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Musician Gram Parsons, long dead, lives on in hearts: His 70th Birthday Bash is Saturday

Gram Parsons often is referred to as the father of country-rock.

The musician who pioneered the concept of a rock band playing country music in the late 1960s and early ‘70s may not have sold many records, but his influence on fellow musicians, from Keith Richards of the Rolling Stones to The Byrds, Jackson Browne and the Eagles, continues to shape rock and country artists.

Parsons would have been 70 in November — he died at age 26 on a trip to Joshua Tree from a lethal ingestion of morphine and tequila — and fans and friends are still celebrating his style of alt-country, calling his sound a mix of country, rock and R&B.

This enduring legacy is why Don the Beachcomber, a restaurant and bar in Huntington Beach, is planning Parsons’ 70th Birthday Bash on Saturday, when 15 regional bands, influenced by Parsons’ hybrid sound, will play three of their favorite Parsons songs in their sets.

“He’s such a pivotal figure in the history of rock and country music, and in my mind is the most important figure in the melding of the two,” said promoter Will James, who brought a Parsons-themed show last year to Don the Beachcomber and is back for a second.

James, of Buffalo, N.Y., is the head of the traveling road show in remembrance of Parsons. He researched bands near the towns on the tour for bookings and also arranged for all the groups for Saturday’s concert. One of the performers on Saturday’s lineup is Kai Clark, the son of original Byrds band member Gene Clark.

James also has organized a petition to get Parsons into the Country Musical Hall of Fame, in Nashville. He has gathered more than 12,000 signatures since he started the effort in 2007.

Saturday’s show, James said, is not a tribute in the strict sense of the word, but rather an appreciation for Parsons’ legacy, with bands performing their own brand of alt-country music.

Parsons was born in Florida to a wealthy citrus-growing family on Nov. 5, 1946, and raised in Georgia. As a child, Parsons learned how to play the piano, and after seeing Elvis Presley perform at his school, he decided to become a musician.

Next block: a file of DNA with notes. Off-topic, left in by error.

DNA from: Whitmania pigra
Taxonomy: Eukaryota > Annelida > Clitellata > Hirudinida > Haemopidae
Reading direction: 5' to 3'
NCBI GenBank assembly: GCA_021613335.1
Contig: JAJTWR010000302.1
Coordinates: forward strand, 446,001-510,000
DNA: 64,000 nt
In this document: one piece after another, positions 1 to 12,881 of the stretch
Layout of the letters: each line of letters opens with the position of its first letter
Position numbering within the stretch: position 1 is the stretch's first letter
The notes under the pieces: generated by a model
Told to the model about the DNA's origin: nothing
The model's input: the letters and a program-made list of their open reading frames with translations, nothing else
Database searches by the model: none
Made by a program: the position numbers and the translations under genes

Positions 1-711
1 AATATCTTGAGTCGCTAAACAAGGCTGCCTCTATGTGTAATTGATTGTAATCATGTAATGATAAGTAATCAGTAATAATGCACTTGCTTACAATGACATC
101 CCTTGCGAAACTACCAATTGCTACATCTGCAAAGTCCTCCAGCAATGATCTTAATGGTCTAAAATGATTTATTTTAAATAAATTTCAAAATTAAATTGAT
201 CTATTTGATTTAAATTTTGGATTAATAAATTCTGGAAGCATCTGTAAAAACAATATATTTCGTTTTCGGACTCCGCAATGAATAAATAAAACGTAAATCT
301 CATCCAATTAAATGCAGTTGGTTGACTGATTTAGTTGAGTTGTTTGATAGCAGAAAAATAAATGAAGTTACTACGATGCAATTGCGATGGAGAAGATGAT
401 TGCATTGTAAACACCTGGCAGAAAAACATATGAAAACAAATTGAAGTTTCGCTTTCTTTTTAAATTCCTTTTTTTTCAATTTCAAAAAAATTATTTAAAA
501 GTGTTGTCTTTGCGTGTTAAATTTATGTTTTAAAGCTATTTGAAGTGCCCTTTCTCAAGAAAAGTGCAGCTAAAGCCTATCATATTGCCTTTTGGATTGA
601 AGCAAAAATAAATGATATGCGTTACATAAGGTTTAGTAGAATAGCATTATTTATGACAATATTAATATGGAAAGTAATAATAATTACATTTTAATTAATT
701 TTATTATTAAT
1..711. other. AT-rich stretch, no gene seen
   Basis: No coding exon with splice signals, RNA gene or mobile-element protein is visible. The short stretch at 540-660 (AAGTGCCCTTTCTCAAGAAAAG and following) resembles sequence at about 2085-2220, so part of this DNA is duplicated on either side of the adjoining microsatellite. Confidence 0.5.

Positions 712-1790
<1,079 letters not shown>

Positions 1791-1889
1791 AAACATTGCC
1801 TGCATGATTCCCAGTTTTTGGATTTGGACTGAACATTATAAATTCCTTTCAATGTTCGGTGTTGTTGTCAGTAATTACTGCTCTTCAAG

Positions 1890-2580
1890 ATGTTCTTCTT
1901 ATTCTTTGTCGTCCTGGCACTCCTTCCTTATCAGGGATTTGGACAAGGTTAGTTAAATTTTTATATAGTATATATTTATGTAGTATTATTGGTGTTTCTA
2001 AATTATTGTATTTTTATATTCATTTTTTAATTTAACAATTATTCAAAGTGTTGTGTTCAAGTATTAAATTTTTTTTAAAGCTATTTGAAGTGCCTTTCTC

After graduating from high school, Parsons enrolled at Harvard to study theology, but after one semester, he devoted his time to playing music rather than attending classes.

He spent a few months with the Byrds and later joined musician Chris Hillman. The duo formed the Flying Burrito Brothers, and through Hillman, Parsons met Emmylou Harris, with whom he collaborated musically. But though they released an album to good reviews, sales were poor.

Though he didn’t sell many records, Parsons wrote a body of work in five years that he called “cosmic American music,” including the songs “In My Hour of Darkness,” “Return of the Grievous Angel” and “Hickory Wind.”

Pamela Des Barres, author of the book “I’m With the Band: Confessions of a Teenage Groupie,” first met Parsons when she was dating Hillman. She is godmother to Parsons’ daughter, Polly.

Des Barres said she will attend Saturday’s show and showcase shirts she had made for Parsons to wear onstage.

One memory of Parsons particularly stood out to her, she said by phone from her home in Los Angeles, as she remembered watching the Flying Burrito Brothers perform at Hollywood’s famed Whisky a Go Go.

She was standing close to the stage, leaning against a metal fence, and gazed up at Parsons while he sang George Jones’ “She Once Lived Here.”

Parsons had certainly known loss, Des Barres said, and as people danced to the music, she watched the musician weep as he sang: “There must be a tow-own without memories, but not this one, ‘cause she once lived there.”

No one seemed to notice his tears.

“He had more soul and feeling then I’ve ever seen,” Des Barres said. “He was deeply connected to it, and I want people who have never heard of him to come to this concert because then they’ll revere him. I promised him I’d keep his spirit going.”

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IF YOU GO

What: Gram Parsons’ 70th Birthday Bash

When: 5 p.m. Saturday

Where: Don the Beachcomber, 16278 Pacific Coast Hwy., Huntington Beach

Cost: $20 to $225

Information: Call (714) 809-6146 or visit donthebeachcomber.com

kathleen.luppi@latimes.com

Twitter: @KathleenLuppi


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